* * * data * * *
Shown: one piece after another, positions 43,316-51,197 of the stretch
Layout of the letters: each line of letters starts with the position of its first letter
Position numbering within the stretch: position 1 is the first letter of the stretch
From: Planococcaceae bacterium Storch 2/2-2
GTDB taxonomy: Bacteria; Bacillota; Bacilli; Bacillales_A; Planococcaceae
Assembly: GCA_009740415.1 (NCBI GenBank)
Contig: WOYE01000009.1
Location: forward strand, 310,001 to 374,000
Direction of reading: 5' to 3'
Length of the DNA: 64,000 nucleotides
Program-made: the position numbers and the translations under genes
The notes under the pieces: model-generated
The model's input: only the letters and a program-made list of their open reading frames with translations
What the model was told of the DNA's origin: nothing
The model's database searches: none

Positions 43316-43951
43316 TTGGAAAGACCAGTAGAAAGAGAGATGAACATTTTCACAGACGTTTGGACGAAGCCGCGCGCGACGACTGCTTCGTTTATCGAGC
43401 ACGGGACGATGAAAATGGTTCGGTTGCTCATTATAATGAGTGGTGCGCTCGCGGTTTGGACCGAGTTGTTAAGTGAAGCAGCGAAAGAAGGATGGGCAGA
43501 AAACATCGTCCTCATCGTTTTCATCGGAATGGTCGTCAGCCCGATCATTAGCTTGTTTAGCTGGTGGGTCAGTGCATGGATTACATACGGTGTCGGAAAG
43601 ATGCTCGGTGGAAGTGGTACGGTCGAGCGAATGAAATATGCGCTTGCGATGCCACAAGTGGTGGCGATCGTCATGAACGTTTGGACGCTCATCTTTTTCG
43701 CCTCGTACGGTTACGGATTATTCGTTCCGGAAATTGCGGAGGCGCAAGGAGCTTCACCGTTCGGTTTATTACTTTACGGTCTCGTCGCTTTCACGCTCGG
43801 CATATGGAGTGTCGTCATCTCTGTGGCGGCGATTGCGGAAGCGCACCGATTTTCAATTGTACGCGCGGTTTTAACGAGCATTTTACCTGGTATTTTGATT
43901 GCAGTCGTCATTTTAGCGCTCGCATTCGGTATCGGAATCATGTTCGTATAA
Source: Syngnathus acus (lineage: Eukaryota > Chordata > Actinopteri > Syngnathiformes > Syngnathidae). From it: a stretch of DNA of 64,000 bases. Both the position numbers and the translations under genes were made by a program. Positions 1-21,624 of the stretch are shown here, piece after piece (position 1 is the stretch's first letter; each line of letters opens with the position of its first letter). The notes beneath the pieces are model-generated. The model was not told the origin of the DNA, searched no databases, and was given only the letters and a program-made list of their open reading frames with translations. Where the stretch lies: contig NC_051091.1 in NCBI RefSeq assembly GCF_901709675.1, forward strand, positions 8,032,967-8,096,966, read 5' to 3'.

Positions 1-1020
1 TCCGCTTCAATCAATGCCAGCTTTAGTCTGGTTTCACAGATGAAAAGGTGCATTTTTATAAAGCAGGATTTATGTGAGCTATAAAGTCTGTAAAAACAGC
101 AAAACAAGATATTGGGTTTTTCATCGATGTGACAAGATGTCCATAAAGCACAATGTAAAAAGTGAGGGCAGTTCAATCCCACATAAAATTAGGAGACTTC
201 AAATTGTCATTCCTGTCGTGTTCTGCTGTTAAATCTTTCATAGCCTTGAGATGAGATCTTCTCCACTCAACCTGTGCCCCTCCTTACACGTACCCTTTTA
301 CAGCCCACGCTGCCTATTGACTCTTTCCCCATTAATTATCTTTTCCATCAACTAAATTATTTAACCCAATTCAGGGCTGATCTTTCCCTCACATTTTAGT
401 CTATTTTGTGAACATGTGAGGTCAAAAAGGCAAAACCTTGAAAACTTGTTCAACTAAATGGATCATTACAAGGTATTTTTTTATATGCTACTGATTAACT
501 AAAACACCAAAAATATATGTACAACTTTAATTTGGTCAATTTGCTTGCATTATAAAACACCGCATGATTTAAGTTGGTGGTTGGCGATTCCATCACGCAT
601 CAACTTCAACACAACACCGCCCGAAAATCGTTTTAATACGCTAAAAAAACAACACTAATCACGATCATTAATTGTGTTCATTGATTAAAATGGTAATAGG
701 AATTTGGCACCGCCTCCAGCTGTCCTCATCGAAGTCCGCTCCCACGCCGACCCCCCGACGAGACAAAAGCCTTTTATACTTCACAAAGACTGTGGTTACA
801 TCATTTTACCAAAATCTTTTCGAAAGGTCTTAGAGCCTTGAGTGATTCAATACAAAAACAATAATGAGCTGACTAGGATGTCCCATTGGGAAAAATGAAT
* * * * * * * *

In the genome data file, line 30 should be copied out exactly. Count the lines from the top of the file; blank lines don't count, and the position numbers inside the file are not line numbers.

401 CTATTTTGTGAACATGTGAGGTCAAAAAGGCAAAACCTTGAAAACTTGTTCAACTAAATGGATCATTACAAGGTATTTTTTTATATGCTACTGATTAACT